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Considering tyre pressure at the Tour de France

Considering tyre pressure at the Tour de France

There’s a lot of talk about the tech on display at the Tour but there are little things every rider can do to optimise their performance on the bike. Pumping up your tyres is a basic act but there’s also a science to it.

The conditions in the opening stage of the 2017 Tour de France proved to be difficult for many and, alas, dangerous for some. Two star riders are out of the race – Alejandro Valverde and Ion Izaguirre, both victims of crashes on the wet roads of Düsseldorf on Saturday.

It prompted people to ask questions about how riders might manage themselves – or their equipment – better to limit the risk of crashing.

And so the topic of tyre pressure came up… again.

Often when rain falls before the start of a race, it’s not uncommon to hear the ‘psshhhhh pssshhh…’ of riders letting a little air out of their tyres. But this is modern, professional sport and such random acts based on feel are dated. When there’s so much attention to detail on a vast range of themes to maximise efficiency even the good old tyre pressure quandary deserves closer consideration.

“Tyre pressure is a topic of great interest,” said Simon Jones, the new high performance director at Cycling Australia, at the start of stage two.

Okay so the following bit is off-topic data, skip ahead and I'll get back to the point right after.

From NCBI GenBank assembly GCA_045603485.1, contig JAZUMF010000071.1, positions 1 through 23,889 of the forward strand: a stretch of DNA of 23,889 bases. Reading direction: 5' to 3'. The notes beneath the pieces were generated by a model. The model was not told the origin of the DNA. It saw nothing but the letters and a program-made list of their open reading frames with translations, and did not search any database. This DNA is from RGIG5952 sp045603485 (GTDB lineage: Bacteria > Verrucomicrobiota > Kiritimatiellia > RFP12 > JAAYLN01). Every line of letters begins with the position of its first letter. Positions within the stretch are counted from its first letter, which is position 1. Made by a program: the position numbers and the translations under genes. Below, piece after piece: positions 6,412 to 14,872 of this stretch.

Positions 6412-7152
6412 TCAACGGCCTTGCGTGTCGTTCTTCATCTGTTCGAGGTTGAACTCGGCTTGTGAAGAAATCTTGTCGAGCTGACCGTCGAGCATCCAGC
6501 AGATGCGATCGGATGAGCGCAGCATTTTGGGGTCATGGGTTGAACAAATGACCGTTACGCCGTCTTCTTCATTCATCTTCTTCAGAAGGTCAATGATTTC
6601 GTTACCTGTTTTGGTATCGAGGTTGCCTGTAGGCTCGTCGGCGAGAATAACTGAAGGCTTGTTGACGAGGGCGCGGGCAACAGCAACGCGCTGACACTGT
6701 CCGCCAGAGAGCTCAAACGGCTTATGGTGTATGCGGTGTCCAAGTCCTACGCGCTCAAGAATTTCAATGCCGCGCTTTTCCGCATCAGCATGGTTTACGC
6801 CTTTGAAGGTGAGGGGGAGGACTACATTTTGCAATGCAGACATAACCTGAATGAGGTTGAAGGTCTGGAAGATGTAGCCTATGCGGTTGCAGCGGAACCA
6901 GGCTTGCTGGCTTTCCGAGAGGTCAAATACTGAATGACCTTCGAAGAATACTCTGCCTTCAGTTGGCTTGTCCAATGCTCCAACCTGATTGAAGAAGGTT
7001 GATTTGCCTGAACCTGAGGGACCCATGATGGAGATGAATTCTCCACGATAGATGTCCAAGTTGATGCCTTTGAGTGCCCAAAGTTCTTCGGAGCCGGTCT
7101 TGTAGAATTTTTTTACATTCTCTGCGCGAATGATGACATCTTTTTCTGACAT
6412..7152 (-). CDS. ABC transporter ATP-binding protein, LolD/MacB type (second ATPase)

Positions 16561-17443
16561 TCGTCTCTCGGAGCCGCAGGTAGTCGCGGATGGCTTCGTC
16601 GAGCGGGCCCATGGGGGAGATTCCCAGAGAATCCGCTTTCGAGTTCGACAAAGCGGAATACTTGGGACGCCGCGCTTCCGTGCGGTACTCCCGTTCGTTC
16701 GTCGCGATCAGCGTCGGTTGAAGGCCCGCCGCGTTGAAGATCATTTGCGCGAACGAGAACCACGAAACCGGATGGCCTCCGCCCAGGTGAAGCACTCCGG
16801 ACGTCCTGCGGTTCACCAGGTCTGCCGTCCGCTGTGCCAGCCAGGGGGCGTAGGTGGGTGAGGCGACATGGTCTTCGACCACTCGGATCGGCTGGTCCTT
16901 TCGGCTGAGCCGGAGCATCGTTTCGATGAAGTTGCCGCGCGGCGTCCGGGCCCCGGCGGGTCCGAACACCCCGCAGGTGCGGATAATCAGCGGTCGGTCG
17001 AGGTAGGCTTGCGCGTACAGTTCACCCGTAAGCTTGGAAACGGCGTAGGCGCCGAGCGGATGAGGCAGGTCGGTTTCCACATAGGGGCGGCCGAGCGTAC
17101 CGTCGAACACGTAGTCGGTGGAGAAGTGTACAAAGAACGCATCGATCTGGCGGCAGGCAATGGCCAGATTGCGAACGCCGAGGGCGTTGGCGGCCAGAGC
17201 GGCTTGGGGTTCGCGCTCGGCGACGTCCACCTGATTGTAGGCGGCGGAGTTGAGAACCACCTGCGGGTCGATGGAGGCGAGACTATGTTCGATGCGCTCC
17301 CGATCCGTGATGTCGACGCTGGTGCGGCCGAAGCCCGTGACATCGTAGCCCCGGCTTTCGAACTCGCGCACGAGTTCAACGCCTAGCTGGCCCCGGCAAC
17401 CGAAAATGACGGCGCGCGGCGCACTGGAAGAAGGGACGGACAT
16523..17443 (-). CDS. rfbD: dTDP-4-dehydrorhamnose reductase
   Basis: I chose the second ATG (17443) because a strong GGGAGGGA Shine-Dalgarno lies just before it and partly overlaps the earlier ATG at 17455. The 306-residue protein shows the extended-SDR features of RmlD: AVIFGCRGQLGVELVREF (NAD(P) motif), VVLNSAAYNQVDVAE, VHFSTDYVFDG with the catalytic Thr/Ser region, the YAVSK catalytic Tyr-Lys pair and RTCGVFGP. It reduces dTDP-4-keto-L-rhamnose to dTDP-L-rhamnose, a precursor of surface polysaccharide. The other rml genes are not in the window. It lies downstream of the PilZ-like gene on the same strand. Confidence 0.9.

The subject came up because I’d checked what Geraint Thomas raced with on his way to victory in Düsseldorf. Team Sky’s mechanic, Filip Tisma, told me: “7.2 to 7.3 bar”.

In terms of PSI, that equates to around 104.4 to 105.8… roughly.

But just because that worked for ‘G’, don’t expect it to be right for you.

Before his job with Cycling Australia, Jones worked with Team Sky. He managed some of the details that have contributed to the “marginal gains” of a team that is as pedantic as possible about all things relating to performance. And, as I’d learn during a discussion before stage two, tyre pressure is a topic he’s fond of.

“At Team Sky, the lengths that we went to to optimise and individualise the tyre pressures to each of the riders, to wet and dry conditions, was quite extreme,” Jones explained.

“As part of that process, I found a place in Finland, Wheel Energy, that specialises in this. I went up to see them and test rolling resistance, wet and dry grip… and we benchmarked every type of tyre at different pressures. Then, with that data, we created a matrix; like a decision-maker matrix – where, based off the weight and the weight distribution of the bike, you could optimise the tyre pressure depending on the racing objective, whether it be a time trial, a bad rough road surface, a smooth road surface, or a mountain.”

Simon Jones and Bradley McGee at the time trial in Düsseldorf.

Photo: Rob Arnold

Rain continues to fall on the 104th Tour de France. Wet conditions are again impacting the peloton as it races towards Liège in stage two. But it doesn’t necessarily mean that Geraint will have “7.2 to 7.3 bar” in this tyres today. There is a different bike, a different position, different road surfaces… all things that Sky consider when pumping up tyres.